This was my very first sculpture I created around December 2016. I used Amaco, a waterbased clay. It did get messy but this was a good clay to learn from. Unfortunately these air dry clay's sometimes crack after it dry's out. This was only a practice sculpt and cost only $10 bucks so the cracks were no big deal.
I started looking into other clay's. I did some research and ended up ordering some Medium Base Monster Clay on Amazon. I wanted a reusable clay that I could use to create molds and Monster clay worked perfect for me. I used a spare crockpot to melt the clay down at the lowest temperature then once it softened, the clay was very easy to shape with my hands. Once I had most of the form done then I started using tools to carve some detail. The 3 dotter tools and my hand made loop tool were the most useful for me.
After the sculpture was finished, I used a silicone liquid rubber called OOMOO
30 to create a 2 piece mold.This was another new experience for me but there was plenty of good information out there to help me get started. The cure time for this mold was 6 hours so this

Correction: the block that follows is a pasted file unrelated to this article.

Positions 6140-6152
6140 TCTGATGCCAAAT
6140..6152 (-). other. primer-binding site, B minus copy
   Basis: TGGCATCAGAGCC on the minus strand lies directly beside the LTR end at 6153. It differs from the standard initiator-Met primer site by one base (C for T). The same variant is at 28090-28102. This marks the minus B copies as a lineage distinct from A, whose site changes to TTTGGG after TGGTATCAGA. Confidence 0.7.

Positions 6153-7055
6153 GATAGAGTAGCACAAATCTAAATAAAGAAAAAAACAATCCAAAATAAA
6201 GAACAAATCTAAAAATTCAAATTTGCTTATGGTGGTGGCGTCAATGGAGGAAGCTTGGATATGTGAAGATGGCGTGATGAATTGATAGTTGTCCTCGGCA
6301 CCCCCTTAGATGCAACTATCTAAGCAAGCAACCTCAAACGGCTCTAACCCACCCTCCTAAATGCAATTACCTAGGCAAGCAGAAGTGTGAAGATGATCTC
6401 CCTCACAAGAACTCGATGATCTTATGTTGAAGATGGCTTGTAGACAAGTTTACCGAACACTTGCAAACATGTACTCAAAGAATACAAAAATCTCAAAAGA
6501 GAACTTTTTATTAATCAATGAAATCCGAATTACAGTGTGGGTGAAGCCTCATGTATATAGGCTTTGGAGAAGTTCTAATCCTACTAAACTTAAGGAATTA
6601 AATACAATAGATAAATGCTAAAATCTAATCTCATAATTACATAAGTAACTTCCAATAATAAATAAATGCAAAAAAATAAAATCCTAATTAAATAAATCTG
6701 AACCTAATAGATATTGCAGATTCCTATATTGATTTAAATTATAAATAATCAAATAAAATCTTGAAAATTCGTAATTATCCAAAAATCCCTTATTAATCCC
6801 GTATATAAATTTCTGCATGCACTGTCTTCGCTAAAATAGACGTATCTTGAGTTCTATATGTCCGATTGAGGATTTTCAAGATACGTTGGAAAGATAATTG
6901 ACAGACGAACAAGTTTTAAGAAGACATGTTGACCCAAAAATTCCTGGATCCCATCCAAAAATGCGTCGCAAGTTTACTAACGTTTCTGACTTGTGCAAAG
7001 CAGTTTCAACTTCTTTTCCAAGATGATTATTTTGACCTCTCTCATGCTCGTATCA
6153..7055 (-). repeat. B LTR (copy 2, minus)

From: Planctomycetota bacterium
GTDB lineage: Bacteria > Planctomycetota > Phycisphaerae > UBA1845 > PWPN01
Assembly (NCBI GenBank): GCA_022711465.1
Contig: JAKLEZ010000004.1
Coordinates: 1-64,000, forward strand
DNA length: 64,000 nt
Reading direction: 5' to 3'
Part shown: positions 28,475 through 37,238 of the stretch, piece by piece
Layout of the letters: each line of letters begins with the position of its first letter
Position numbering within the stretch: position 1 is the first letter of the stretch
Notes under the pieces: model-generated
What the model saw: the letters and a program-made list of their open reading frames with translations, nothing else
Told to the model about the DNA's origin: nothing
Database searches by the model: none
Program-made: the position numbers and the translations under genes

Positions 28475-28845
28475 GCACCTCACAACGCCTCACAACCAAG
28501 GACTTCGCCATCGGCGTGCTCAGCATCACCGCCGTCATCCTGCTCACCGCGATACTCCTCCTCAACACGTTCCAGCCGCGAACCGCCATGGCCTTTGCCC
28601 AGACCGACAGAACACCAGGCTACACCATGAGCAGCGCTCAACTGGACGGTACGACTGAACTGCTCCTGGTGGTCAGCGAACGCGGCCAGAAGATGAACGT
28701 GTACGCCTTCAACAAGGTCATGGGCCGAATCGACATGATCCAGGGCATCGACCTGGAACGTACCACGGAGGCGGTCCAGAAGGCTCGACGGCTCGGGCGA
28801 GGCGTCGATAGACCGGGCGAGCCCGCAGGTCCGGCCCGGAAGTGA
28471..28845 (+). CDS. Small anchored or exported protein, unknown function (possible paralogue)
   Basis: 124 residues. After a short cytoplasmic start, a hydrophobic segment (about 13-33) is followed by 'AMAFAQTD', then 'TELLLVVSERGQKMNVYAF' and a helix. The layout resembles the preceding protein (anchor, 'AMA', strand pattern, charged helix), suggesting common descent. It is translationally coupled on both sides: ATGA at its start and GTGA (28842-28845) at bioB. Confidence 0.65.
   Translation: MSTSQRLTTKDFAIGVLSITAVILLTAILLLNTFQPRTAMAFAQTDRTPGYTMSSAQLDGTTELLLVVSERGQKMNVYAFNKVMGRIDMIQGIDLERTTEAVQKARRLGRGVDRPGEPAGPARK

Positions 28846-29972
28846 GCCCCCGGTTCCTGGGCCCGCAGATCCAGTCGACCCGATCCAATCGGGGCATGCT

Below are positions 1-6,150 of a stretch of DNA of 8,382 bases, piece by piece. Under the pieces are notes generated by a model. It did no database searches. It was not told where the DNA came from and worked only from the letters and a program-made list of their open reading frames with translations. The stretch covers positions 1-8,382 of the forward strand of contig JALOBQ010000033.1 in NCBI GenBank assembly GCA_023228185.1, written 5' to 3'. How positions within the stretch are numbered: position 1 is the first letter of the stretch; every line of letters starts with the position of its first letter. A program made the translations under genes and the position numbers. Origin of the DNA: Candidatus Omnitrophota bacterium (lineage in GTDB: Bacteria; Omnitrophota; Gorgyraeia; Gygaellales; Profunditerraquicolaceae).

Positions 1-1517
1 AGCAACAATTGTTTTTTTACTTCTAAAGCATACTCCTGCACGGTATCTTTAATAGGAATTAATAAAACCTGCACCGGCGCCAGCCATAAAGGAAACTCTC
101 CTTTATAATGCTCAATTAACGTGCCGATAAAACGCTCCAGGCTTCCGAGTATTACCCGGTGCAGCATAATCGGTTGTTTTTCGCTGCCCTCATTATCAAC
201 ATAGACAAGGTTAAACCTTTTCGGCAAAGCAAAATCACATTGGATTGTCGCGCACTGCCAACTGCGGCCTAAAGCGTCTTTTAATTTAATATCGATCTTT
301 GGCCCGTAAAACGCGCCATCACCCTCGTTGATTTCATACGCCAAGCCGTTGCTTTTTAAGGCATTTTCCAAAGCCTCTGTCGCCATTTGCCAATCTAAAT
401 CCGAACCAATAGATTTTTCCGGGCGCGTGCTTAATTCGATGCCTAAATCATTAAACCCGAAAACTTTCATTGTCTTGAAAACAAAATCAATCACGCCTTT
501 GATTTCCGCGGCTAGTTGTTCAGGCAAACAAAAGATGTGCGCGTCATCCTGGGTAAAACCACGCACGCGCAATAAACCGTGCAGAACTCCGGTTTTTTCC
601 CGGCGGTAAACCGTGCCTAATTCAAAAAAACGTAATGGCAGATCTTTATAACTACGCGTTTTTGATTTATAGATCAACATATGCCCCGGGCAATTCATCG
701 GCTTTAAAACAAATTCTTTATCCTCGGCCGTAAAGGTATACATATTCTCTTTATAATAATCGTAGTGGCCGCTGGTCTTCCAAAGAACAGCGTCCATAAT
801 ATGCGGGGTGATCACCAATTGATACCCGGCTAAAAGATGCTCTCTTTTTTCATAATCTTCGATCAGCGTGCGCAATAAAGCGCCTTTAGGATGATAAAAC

project took me a couple days to finish.
With the mold completed, the next thing to do was reproduce the original clay sculpture with a liquid plastic cast resin. Smooth Cast Onyx fast has a very fast pot life of 2.5 minutes so you have to work fast. It's probably not the best cast to use when it's your first
time. I ended up using Smooth cast 300 afterwards for most of my projects with a better experience. More
information about these cast and mold products are available on there website at Smooth-on.com
The hands were sculpted seperate then molded and cast with the same process as the body. Then they were then attached with Quick-Cure 5 minute epoxy to the body.
After everything was in one piece, it was ready for paint. The paint job was pretty simple since the cast was already a matte black. I used white acrylic paint for the head and collar, then used a acrylic sealer (Aleene's) to protect the paint.
The project was suppose to be finished but I felt it could have came out better. I was not happy with the lumps and seamlines so I went back to work on it with a Dremel 7700. After grinding and sanding I started the mold process again. This time instead of a Tin-cure mold, I went with a stronger more durable Platinum-cure mold called Mold Star 20T.
After grinding , sanding, then remolding the body, I repeated the same process with the hands. The results was a sharper and smoother looking Slenderman sculpture.
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